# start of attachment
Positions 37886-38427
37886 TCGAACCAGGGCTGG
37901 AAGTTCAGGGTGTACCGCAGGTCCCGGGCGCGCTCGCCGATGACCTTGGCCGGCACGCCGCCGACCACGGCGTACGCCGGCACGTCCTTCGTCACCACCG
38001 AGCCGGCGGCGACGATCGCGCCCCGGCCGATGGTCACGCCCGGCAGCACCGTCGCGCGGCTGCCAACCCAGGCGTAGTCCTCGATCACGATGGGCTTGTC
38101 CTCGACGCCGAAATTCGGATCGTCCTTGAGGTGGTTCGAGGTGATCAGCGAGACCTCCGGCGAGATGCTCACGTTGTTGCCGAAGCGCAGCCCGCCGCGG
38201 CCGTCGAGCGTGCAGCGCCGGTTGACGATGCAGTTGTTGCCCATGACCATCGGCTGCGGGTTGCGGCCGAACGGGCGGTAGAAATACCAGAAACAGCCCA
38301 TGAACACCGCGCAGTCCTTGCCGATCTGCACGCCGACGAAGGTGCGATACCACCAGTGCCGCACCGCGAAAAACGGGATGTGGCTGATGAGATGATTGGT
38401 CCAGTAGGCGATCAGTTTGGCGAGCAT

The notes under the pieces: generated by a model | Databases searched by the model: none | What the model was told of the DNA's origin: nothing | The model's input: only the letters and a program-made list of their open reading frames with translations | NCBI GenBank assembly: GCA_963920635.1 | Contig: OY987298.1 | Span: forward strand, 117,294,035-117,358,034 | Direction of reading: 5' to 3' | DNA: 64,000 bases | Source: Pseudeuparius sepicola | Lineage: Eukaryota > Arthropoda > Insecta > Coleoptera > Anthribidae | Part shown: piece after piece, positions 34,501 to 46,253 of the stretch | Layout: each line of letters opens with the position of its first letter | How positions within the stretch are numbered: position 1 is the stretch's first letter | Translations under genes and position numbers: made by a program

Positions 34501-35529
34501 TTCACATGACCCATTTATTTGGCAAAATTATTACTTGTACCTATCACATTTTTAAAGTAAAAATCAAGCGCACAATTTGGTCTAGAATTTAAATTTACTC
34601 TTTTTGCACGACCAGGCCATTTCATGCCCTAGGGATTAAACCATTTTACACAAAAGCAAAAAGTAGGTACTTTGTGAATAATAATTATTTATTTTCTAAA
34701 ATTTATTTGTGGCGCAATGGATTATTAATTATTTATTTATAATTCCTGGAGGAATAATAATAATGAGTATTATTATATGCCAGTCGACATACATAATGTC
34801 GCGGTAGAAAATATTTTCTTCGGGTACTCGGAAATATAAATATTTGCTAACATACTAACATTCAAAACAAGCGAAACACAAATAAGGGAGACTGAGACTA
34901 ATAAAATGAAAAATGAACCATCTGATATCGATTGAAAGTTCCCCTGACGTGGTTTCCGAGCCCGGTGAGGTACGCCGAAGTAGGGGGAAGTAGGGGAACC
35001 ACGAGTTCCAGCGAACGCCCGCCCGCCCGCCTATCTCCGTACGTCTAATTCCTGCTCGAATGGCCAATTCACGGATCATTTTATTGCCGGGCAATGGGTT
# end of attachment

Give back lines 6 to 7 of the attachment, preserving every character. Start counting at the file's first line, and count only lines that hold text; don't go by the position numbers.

38201 CCGTCGAGCGTGCAGCGCCGGTTGACGATGCAGTTGTTGCCCATGACCATCGGCTGCGGGTTGCGGCCGAACGGGCGGTAGAAATACCAGAAACAGCCCA
38301 TGAACACCGCGCAGTCCTTGCCGATCTGCACGCCGACGAAGGTGCGATACCACCAGTGCCGCACCGCGAAAAACGGGATGTGGCTGATGAGATGATTGGT